HW2 (MTH847 Fall 2017)

General Info

Remember: for every question you must indicate all the people with whom you collaborated. If you didn't collaborate with anyone else on a given problem, write "Collaborators: none."

Please write legibly, or type-up your solutions in LaTeX. The grader will greatly appreciate it.

This problem set will be due in class, Friday September 29.


  1. Prove that the Laplacian is rotationally invariant. More precisely, prove that if \(\triangle u = f\) where \(u,f\) are real-valued functions on \(\mathbb{R}^d\), then for any orthogonal \(d\times d\) matrix \(O\), the functions \( v(x) = u(Ox)\) and \(g(x) = f(Ox)\) satisfy \(\triangle v = g\).
  2. Let \(u:\mathbb{R}^d \to\mathbb{R}\) be a harmonic function. Show that its Kelvin transform \[ Ku(x) := \frac{1}{|x|^{d-2}} u(x / |x|^2) \] is a harmonic function on \(\mathbb{R}^d \setminus \{0\}\).
  3. Let \(\Omega = \mathbb{R}^d \setminus \overline{B(0,1)}\). Suppose \(u \in C^2(\Omega; \mathbb{R})\) is a harmonic function. Prove that, for every \(x\in \mathbb{R}^d\), the function \(\phi: (|x| + 1, \infty) \to\mathbb{R}\) given by \[ \phi(r) = \frac{1}{|\partial B(x,r)|} \int_{\partial B(x,r)} u(y) ~\mathrm{d}S(y) \] can be expressed in the form \[ \phi(r) = A \int_{|x|+1}^r s^{1-d} ~\mathrm{d}s + B\] for some constants \(A,B\) depending on \(x\) but independent of \(r\).
    (Hint: emulate the proof of the mean value theorem.)
  4. Fix \(k\in \mathbb{N}\). Let \(u:\mathbb{R}^2 \to \mathbb{R}\) be given by \(u(x,y) = \Re (x + iy)^{k}\) (where \(\Re\) stands for the "real part"). Let \(v:\mathbb{R}^2 \to \mathbb{R}\) be given by \( v(x,y) = \Re \exp[ (x + iy)^{k} ]\). Prove that both \(u\) and \(v\) are harmonic functions.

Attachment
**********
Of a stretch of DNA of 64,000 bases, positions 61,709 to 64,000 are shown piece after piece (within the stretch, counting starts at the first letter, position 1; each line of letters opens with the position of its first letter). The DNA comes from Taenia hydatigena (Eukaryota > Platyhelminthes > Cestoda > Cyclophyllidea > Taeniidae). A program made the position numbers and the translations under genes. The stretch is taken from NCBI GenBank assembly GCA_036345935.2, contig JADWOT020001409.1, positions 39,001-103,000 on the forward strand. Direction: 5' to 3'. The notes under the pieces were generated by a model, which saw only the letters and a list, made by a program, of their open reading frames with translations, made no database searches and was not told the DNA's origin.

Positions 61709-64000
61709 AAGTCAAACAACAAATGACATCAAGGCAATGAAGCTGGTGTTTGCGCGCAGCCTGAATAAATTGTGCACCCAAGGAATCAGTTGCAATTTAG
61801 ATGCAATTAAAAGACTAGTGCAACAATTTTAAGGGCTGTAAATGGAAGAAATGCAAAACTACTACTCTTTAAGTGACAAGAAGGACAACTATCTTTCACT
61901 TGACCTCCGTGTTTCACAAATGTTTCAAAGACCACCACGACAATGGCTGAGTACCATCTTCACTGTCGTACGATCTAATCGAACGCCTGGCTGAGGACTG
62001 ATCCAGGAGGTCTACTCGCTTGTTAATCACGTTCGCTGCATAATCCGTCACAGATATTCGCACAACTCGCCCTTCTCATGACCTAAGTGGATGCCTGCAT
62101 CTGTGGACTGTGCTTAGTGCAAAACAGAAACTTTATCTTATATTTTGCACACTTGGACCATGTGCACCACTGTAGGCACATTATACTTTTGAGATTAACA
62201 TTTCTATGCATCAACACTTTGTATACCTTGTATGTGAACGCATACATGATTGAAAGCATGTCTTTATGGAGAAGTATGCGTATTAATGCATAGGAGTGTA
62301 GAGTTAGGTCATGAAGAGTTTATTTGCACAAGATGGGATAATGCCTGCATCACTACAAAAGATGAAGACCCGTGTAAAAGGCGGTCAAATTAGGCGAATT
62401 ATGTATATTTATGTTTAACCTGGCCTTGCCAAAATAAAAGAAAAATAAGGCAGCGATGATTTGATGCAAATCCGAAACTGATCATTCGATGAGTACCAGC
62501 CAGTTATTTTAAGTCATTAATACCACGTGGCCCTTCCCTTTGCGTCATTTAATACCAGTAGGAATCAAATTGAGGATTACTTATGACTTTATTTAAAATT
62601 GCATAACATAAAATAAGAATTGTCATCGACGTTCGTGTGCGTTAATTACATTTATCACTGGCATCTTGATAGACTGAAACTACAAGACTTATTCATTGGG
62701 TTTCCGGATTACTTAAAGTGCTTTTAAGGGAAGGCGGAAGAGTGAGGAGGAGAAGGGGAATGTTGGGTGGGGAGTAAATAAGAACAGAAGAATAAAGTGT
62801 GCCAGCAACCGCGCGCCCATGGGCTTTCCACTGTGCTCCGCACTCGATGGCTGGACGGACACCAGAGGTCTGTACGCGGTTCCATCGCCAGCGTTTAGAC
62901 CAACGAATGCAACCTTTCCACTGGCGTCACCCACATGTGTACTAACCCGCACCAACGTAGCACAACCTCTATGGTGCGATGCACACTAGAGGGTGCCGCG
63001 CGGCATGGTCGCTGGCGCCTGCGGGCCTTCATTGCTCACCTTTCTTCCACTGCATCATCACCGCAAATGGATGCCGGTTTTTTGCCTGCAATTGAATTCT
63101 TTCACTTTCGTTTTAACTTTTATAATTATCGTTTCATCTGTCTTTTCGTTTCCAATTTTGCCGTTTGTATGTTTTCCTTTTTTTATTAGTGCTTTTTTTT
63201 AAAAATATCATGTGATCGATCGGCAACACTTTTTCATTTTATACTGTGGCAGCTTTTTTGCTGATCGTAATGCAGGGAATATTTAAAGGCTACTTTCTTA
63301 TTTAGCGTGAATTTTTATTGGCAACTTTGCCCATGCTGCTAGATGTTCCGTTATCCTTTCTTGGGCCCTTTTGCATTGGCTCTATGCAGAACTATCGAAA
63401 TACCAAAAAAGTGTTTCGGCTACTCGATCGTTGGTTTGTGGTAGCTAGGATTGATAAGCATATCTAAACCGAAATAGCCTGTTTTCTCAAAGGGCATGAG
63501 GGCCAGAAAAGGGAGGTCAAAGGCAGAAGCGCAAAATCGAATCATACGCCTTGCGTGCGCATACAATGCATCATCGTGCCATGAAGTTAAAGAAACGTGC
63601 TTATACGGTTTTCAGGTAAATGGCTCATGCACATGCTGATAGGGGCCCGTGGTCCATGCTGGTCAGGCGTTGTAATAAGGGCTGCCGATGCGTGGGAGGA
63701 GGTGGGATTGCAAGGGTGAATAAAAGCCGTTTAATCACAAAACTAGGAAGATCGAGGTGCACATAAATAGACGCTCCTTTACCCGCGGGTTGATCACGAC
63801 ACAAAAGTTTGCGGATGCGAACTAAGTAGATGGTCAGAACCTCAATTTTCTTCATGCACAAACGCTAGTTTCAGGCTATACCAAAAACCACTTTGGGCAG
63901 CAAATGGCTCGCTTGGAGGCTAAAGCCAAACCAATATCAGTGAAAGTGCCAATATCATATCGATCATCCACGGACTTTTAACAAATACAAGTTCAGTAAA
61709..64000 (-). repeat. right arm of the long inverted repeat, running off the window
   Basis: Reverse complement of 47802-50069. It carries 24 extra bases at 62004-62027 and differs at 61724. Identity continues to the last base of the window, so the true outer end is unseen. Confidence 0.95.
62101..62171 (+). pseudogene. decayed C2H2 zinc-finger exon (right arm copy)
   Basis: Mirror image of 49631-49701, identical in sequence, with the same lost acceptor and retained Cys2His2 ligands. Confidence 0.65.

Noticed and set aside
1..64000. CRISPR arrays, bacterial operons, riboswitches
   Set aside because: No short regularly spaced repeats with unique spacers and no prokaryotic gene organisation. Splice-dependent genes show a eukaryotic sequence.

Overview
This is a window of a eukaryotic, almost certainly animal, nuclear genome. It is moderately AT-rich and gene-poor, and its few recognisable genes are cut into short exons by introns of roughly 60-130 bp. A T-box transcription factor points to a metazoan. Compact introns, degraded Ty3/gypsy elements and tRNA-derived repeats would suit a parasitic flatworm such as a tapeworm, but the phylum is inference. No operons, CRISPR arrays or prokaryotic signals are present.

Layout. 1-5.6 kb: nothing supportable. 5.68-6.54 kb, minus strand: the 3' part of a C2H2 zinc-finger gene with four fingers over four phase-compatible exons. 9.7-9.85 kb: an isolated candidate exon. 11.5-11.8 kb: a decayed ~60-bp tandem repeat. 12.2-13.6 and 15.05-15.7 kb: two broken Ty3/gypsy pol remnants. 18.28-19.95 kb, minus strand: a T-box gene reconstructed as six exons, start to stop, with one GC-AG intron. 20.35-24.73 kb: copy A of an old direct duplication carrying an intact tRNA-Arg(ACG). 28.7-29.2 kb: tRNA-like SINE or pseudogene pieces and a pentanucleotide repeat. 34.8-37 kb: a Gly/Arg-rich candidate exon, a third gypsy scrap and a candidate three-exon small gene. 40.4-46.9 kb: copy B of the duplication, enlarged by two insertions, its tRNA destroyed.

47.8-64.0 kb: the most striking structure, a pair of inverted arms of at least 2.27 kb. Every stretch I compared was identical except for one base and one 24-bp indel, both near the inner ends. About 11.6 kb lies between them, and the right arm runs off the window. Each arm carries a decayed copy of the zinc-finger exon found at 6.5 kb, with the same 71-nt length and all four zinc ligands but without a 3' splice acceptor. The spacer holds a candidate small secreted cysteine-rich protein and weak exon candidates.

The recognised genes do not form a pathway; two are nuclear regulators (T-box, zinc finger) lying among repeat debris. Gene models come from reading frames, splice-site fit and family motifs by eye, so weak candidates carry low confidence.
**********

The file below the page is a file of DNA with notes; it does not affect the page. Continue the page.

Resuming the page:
(Comment: in fact, the components of any meromorphic function are harmonic when regarded as mappings on \(\mathbb{R}^2\) with the poles removed. This shows that in spite of the integral bound from Question 3, there is no bound on the growth rate of \( \max_{\partial B(0,r)} |u| \) as a function of \(r\).)
  5. In class we discovered the fundamental solution for the Poisson's equation \[ - \triangle u = f \] which allows us to write \[ u(x) = \int_{\mathbb{R}^d} \Phi(x-y) f(y) ~\mathrm{d}y \] for some function $\Phi$; our results covered the cases \(d = 2\) and \(d \geq 3\). Complete the coverage by finding, analogously, the fundamental solution in the case $d = 1$. (Justify your answer.)
  6. Verify that away from the origin \(\{z = 0\}\), the fundamental solution \(\Phi(z)\) verifies \(\triangle \Phi = 0\).
    (Hint: do it in polar coordinates.)
  7. Prove that if \(f\in C^2_c(\mathbb{R}^2)\) is such that \[ \int_{\mathbb{R}^2} f(y) ~\mathrm{d}y = 0 \] then any bounded solution \(u\) of \(-\triangle u = f\) must take the form \[ u(x) = C + \int_{\mathbb{R}^2} \Phi(x-y) f(y) ~\mathrm{d}y \] for some constant \(C\).
    (Hint: notice that \(\int \Phi(x) f(y) ~\mathrm{d}y = 0\). First obtain a quantitative estimate for the difference \(\Phi(x-y) - \Phi(x)\) as \(|x| \to \infty\) when \(y\in \mathbb{R}^2\) is held fixed; use this to argue that the function \(x \mapsto \int \Phi(x-y) f(y) ~\mathrm{d}y\) is bounded.)
  8. Let \(\Omega \subset \mathbb{R}^d\) be bounded and open. Given a function \(u\in C^2(\overline{\Omega}; \mathbb{R})\), we say that it is subharmonic if \[ - \triangle u \leq 0 \quad \text{in }\Omega.\] Prove that:
    • If \(u\) is subharmonic, then \[ u(x) \leq \frac{1}{| B(x,r) |} \int_{B(x,r)} u(y) ~\mathrm{d}y, \quad \text{for all } B(x,r) \subseteq \Omega.\]
    • The maximum (but not minimum) principle holds for subharmonic \(u\): that is, \[ \max_{\overline{\Omega}} u = \max_{\partial\Omega} u.\]
  9. Let \(\phi: \mathbb{R}\to\mathbb{R}\) be smooth and convex. Let \(v\) be a harmonic function. Show that \(u := \phi\circ v\) is subharmonic.
  10. Let \(v\) be a harmonic function. Show that \(u:= |\nabla v|^2\) is subharmonic.